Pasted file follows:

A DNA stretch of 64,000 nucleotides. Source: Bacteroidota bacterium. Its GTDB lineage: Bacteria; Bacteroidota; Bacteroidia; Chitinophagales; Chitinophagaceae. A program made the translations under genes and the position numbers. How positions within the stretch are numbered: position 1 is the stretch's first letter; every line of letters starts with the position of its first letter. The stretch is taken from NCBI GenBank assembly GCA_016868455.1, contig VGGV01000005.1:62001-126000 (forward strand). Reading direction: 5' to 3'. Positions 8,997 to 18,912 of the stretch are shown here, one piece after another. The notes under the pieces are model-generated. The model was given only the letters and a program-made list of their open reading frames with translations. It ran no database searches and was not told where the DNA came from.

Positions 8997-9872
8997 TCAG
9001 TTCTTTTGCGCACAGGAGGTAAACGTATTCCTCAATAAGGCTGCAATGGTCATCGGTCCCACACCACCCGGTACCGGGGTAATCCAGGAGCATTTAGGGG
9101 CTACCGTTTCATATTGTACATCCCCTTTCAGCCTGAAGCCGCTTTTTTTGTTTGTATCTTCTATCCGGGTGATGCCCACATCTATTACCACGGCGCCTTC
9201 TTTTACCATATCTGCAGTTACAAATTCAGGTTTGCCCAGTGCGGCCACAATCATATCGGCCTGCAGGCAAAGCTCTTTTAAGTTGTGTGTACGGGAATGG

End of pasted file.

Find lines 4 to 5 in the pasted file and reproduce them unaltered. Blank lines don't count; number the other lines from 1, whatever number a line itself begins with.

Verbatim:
9001 TTCTTTTGCGCACAGGAGGTAAACGTATTCCTCAATAAGGCTGCAATGGTCATCGGTCCCACACCACCCGGTACCGGGGTAATCCAGGAGCATTTAGGGG
9101 CTACCGTTTCATATTGTACATCCCCTTTCAGCCTGAAGCCGCTTTTTTTGTTTGTATCTTCTATCCGGGTGATGCCCACATCTATTACCACGGCGCCTTC